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Less pumped: Foster the People’s sophomore album loses the thread

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Annie Zaleski

Two and a half stars

Foster the People Supermodel

Second albums are never easy—especially second albums from bands known for having memorable songs but no real distinctive identity. That’s certainly the case with (curse of?) clean-cut indie-dance band Foster the People. On the strength of the macabre synth-pop hit “Pumped Up Kicks” and goofier “Don’t Stop (Color on the Walls),” the LA group’s 2011 debut, Torches, went gold and received a Grammy nod. Yet for all this promise, Foster the People felt like little more than a composite of quirky psych-poppers like MGMT, The Flaming Lips and Tame Impala.

The group’s second record, Supermodel, certainly has its share of cosmic touches—from sighing Beach Boys-y harmonies to starry-eyed, rainbow-hued standout “Pseudologia Fantastica.” And to the band’s credit, the album has more color; Blur’s somber slacker-country-folk (“Goats in Trees,” “Nevermind”), Duran Duran’s late-’80s slick disco (“Best Friend”) and deconstructed glamtronica (“A Beginner’s Guide to Destroying the Moon”) are obvious new influences.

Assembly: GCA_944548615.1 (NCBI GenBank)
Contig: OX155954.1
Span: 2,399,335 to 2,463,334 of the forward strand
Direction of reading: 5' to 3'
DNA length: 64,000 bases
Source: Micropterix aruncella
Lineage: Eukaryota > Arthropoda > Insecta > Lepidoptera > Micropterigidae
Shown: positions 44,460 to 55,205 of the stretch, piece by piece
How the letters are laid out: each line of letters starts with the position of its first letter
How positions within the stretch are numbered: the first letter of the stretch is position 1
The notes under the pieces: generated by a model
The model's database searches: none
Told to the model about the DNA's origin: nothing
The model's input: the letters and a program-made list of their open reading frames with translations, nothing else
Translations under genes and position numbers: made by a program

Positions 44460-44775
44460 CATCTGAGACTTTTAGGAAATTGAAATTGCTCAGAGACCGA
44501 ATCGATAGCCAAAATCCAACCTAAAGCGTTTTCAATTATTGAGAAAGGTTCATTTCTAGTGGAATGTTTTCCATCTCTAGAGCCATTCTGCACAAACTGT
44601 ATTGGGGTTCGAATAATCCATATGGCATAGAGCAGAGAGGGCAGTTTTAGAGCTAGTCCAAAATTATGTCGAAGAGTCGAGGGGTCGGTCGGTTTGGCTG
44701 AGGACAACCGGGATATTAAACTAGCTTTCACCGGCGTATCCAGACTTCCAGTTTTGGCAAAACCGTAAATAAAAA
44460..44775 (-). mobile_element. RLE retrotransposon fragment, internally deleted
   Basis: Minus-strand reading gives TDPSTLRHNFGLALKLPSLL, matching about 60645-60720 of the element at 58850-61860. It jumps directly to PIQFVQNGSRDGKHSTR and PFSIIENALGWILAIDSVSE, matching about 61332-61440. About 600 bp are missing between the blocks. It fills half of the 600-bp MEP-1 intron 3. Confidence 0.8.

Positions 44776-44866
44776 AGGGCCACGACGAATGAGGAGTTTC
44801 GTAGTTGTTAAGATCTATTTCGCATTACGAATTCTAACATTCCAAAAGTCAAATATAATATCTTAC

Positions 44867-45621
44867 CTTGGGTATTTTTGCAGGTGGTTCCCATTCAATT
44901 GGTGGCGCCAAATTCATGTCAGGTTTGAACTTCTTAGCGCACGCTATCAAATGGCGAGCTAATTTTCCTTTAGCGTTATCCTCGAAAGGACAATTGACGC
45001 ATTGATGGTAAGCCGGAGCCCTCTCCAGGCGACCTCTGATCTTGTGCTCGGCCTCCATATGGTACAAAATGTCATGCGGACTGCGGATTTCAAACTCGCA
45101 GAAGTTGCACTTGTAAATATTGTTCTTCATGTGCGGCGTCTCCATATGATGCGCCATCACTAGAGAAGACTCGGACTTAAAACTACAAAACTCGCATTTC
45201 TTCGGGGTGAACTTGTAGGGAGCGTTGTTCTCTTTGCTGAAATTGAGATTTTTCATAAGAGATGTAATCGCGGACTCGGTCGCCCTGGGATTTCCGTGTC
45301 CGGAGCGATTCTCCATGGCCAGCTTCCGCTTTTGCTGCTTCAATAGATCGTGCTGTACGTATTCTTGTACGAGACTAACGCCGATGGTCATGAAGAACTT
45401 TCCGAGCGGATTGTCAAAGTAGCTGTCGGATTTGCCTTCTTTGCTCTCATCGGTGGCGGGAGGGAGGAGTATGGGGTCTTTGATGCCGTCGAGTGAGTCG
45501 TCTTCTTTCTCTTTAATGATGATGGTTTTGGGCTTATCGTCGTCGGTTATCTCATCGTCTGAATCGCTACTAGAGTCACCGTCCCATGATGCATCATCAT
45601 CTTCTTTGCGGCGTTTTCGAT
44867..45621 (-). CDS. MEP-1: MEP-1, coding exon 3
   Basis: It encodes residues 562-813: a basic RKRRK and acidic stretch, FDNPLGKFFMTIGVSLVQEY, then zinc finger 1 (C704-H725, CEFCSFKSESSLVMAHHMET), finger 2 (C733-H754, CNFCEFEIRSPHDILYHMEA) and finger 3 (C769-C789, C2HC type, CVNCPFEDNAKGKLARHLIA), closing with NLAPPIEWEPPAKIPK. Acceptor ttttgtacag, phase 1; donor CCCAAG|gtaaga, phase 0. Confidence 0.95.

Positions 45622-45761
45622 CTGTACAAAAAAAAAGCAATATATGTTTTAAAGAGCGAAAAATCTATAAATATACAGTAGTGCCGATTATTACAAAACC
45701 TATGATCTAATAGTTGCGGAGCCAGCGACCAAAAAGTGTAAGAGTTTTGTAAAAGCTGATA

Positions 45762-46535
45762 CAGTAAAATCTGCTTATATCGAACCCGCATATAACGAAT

All too soon, however, Supermodel runs out of gas. The goodwill engendered by sterling lead single “Coming of Age” dissipates in the face of cavity-inducing jingle-pop and meandering dirges full of unsteady falsetto and randomized keyboards. Plus, the provocative questions posed by the first half of the album (“Are you what you want to be?,” “Is this the life you’ve been waiting for?”) devolve into half-baked pity parties masquerading as philosophical depth (e.g., “The Truth”: “I’ve been trying so hard not to be like them”), diminishing the potentially interesting existential crises about overstuffed culture and rampant consumerism. In the end, Supermodel’s execution can’t match its ambition.

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